03 August 2006

I am happy that I am not a sausage.

At times, I have noted to myself that I wouldn’t mind being a tad more photogenic, but then when I think of how un-photogenic a sausage is, I feel rather stunning in comparison. A few days ago, as I attempted to photograph some leftover sausages and plums braised in red wine, I felt a refreshing sense of gratitude that I was born a human being and not a sausage. It’s not just the unsightliness of sausages that causes these feelings of thankfulness and joy. There exist many other reasons, including (but not limited to): sausages are made of ground meat and I’m not, sausages are usually 1 inch x 1 inch x 4 inches and I’m not, sausages are encased in pig instestines and I'm not, and sausages can’t read and I can. Those are my main reasons that I am happy I am not a sausage.

Have you ever tried to photograph leftover sausages? I would imagine that the number of people in the world who have tried to do this is 43, plus or minus 16, and the number of people who have successfully tried to do this is 7, plus or minus 7.

Hence, the photo shoot did not last very long. I fired my models, and then I ate them. They were not beautiful, no they weren’t, but they were delicious.

Sausages and Plums Braised in Red Wine…not the prettiest dish. Some may say that about me, but whatevs, I’m already married so I don’t need to be hot. (Right, my love?)


A photo of a photo by Gentl & Hyers. The photographer of this dish was more
succesful than I in capturing the mouth-watering essence of
Sausages and Plums Braised in Red Wine.
That's why you get to see the photo in the cookbook and not my photo.

This recipe is from Molly Stevens’ All About Braising: The Art of Uncomplicated Cooking, the cookbook I got when I mercilessly returned Tyler Florence’s cookbook. Molly Stevens is a wonderful and marvelous cookbook writer. Her introduction moved me to tears (seriously) and her recipes, come braising season, will most likely do the same. Tears of joy. Tears of tasty, braised joy, simmered for hours at low temperatures and tenderized in thier own juices.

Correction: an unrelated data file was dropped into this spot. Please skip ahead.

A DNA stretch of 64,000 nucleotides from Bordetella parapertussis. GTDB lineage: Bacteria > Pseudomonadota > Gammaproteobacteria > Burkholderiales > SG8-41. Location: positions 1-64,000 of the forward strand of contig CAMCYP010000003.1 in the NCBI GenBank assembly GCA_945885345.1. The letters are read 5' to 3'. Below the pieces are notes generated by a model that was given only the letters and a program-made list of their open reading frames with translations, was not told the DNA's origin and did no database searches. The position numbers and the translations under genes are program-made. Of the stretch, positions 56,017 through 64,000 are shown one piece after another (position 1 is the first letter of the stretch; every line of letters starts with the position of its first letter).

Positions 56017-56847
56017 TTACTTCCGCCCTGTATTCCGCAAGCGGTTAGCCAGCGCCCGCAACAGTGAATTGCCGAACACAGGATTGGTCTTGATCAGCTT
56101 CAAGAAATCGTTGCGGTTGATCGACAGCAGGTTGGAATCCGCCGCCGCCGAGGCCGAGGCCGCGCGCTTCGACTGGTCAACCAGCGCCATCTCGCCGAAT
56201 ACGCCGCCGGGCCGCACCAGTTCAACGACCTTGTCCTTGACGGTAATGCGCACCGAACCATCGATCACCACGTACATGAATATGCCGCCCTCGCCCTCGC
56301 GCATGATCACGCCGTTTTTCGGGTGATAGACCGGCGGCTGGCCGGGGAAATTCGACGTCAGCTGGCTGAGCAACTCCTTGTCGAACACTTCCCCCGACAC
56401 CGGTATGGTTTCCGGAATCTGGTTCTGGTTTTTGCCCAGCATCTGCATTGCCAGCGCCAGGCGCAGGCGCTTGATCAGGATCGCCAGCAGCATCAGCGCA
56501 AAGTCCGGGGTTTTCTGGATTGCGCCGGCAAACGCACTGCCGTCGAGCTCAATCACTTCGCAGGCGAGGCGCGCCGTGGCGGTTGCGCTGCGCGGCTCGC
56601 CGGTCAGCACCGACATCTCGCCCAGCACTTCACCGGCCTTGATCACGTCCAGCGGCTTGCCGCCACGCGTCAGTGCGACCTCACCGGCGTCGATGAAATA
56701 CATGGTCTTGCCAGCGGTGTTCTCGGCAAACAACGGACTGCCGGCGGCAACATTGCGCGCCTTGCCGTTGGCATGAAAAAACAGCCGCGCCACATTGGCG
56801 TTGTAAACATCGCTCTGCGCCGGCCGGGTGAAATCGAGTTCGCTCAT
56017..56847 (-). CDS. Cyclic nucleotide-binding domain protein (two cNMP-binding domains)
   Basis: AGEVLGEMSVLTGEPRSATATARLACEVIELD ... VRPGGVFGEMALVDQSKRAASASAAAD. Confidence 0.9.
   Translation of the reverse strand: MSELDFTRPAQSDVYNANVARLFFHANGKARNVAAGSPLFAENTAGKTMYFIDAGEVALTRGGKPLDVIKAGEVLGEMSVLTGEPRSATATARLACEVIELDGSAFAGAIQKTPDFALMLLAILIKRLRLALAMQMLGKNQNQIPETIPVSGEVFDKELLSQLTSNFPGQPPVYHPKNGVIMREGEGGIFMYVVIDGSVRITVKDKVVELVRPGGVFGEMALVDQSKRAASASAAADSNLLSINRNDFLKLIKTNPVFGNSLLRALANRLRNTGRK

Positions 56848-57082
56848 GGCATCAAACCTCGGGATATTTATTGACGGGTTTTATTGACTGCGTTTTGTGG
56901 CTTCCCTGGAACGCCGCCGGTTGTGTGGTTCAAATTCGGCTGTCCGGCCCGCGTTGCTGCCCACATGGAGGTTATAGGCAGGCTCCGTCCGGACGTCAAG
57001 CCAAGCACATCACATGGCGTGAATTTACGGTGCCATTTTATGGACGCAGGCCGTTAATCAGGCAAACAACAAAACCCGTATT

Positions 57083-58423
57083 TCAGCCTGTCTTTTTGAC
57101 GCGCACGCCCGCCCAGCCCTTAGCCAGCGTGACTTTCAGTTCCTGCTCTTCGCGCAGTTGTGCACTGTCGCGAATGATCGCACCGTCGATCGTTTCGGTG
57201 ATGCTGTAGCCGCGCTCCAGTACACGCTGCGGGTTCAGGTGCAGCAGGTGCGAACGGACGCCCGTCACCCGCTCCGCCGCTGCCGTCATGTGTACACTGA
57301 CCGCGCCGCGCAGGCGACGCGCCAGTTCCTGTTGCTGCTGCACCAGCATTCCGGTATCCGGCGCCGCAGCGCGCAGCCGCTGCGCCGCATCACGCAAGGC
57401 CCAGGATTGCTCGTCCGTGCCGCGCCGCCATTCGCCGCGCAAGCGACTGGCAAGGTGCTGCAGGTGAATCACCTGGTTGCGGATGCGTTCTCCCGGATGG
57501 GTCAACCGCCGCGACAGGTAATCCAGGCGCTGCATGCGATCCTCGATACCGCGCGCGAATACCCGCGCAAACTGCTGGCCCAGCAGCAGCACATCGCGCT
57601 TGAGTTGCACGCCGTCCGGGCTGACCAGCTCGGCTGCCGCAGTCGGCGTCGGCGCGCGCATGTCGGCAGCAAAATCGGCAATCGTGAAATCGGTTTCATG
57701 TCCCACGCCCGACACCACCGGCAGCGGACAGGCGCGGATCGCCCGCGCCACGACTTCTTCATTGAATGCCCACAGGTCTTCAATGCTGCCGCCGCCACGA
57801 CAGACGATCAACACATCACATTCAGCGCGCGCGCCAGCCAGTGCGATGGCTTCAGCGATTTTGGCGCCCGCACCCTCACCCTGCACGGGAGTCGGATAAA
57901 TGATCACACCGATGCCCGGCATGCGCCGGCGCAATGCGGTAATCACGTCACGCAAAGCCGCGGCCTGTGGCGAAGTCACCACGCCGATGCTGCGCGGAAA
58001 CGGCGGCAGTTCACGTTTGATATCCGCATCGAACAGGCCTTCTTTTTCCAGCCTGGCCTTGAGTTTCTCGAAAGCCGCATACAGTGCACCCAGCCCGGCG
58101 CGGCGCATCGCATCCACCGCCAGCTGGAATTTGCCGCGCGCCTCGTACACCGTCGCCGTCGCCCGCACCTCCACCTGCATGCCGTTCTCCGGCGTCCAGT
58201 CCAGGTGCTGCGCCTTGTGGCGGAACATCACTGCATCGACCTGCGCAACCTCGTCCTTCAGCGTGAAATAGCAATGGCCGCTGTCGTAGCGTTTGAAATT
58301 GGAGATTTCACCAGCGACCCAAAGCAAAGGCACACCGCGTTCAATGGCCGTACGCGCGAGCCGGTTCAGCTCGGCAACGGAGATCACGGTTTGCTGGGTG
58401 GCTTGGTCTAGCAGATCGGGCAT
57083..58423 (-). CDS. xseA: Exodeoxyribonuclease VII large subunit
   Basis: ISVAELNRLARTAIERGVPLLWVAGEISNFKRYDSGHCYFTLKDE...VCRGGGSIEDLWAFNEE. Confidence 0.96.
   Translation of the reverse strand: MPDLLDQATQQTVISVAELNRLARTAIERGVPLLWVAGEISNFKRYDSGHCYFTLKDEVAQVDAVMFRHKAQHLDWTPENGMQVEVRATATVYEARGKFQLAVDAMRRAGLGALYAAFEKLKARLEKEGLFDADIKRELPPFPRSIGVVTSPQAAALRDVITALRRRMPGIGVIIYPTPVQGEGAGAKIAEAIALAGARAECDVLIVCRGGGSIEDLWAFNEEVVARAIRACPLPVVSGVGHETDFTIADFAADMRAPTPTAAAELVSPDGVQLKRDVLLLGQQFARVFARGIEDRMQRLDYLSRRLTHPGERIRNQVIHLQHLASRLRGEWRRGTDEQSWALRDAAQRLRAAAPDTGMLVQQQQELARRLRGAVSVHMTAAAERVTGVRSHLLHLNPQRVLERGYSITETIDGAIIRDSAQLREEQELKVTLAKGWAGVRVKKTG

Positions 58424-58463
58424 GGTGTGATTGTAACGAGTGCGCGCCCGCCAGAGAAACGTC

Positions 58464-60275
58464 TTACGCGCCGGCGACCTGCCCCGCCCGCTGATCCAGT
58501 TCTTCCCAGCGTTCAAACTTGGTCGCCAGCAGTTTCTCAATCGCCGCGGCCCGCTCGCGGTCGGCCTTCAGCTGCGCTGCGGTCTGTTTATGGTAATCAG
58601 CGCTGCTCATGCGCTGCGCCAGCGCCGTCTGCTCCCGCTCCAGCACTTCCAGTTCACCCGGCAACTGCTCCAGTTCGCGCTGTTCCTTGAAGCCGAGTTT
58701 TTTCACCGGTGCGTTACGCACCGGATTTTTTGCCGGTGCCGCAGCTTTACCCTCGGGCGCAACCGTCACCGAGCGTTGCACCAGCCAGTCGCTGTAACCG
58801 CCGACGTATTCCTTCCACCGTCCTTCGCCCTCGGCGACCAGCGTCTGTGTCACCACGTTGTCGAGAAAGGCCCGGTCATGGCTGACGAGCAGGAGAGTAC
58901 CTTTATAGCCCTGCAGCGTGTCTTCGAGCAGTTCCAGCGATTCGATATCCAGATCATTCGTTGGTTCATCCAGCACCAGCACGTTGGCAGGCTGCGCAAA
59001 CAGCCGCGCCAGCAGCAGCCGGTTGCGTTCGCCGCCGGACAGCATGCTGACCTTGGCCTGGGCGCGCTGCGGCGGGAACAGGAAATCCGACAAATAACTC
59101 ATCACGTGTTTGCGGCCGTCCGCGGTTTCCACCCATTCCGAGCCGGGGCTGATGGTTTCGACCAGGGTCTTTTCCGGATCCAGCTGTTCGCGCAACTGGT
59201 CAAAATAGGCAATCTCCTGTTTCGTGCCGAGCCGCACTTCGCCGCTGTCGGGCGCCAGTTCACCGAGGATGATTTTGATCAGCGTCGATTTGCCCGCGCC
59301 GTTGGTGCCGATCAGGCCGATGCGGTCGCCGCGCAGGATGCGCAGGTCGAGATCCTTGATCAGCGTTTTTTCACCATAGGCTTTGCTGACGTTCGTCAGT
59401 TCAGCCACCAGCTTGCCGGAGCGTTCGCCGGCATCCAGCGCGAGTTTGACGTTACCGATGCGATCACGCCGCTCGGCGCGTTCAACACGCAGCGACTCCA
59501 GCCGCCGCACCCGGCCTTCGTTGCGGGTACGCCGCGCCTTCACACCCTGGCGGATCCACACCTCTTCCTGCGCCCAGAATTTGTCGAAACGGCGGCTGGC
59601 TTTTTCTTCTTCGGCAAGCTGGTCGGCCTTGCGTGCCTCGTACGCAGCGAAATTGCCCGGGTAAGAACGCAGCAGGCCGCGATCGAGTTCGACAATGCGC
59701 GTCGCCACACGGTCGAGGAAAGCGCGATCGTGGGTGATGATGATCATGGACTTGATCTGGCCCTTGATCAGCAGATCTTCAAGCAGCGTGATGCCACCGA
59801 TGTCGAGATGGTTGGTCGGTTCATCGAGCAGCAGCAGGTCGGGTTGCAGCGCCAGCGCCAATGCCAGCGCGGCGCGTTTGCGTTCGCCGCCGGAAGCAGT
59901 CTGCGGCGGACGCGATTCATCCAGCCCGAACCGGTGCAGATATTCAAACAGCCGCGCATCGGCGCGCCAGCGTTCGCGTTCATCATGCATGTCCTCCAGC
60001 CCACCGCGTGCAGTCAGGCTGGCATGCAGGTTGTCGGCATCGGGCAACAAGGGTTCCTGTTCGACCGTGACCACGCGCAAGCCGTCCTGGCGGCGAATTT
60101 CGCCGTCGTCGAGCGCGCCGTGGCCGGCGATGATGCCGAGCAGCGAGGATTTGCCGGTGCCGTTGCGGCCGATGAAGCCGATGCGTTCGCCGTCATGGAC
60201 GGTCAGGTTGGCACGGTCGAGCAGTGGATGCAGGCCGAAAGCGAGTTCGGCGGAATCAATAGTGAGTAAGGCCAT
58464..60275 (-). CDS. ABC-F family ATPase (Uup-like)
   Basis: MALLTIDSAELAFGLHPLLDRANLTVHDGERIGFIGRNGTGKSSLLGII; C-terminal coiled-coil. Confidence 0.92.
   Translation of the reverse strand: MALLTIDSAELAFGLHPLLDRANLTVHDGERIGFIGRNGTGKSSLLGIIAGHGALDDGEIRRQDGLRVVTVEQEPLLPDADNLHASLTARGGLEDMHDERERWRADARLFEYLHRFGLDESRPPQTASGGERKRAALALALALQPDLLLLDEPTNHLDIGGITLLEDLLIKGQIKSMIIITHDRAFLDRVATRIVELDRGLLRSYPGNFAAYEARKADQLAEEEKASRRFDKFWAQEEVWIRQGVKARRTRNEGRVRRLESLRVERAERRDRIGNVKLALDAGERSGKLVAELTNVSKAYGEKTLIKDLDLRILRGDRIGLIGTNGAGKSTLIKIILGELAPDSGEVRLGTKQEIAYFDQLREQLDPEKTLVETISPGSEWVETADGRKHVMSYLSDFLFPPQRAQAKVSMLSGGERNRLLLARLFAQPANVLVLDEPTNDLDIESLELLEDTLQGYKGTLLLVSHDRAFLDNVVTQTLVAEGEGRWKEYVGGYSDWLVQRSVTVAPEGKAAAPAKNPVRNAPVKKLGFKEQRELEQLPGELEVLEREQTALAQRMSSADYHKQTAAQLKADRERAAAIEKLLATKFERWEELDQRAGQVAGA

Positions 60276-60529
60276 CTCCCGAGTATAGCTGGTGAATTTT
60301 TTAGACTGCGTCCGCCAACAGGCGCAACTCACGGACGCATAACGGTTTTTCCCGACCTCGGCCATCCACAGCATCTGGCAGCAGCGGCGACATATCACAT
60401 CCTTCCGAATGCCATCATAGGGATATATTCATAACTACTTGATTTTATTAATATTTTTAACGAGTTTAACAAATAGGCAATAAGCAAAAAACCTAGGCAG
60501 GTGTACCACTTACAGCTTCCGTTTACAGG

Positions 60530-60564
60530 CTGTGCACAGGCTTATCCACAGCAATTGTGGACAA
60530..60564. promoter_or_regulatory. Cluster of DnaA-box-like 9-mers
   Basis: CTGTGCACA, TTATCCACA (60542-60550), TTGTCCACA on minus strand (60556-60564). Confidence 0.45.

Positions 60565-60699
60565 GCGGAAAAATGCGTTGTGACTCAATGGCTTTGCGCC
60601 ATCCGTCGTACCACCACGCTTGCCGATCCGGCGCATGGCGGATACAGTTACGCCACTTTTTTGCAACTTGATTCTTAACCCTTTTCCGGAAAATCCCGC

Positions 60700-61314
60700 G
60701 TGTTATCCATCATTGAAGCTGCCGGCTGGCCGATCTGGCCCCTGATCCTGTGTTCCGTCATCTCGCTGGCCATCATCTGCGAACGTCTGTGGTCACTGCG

Sausages and Plums Braised in Red Wine
by Molly Stevens
(I copied this recipe from her website because her writing is so clear and detailed. I hope I don’t get in trouble. I also hope you try to make these sausages. )

As you’re cutting up the plums for this recipe, taste a piece. If the plums are on the sour side (as some early-season varieties are), add a pinch of sugar to the braise to bring out their sweetness. If plums aren’t in season make the dish with grapes (see the variation that follows). Since there’s no stock in the braising liquid to round out the flavor of the wine, it’s important here to use a wine that really tastes good to you. I particularly like using a lightly fruity but dry Beaujolais—a real Beaujolais, not the raw-tasting Nouveau Beaujolais that shows up every November.
Serve with polenta or sautéed potatoes and a baguette or other crusty bread to sop up every last bit of the gorgeous magenta-hued sauce. It’s too good to leave any behind. Pass a simple tossed arugula or spinach salad at the table.

1 pound ripe purple or red plums, such as Santa Rosa or Italian (or grapes, see variation that follows)
1 3/4 to 2 pounds sweet Italian sausages (with or without fennel seed)
1 tablespoon extra-virgin olive oil
1 large shallot, minced (about 3 scant tablespoons)
1 to 2 garlic cloves, minced
1 1/2 teaspoons minced fresh sage or 1/2 teaspoon rubbed
Coarse salt and freshly ground black pepper
Pinch of sugar, if needed
2/3 cup light, fruity dry red wine, such as Beaujolais, Dolcetto, or Pinot Noir

1. The plums: Working over a bowl to collect the juices, cut the plums into 1/2-inch wedges, tasting a piece to judge their sweetness, and letting them drop into the bowl. If the plums are not freestone, you’ll have to cut the flesh away from the pits with a knife. Set aside.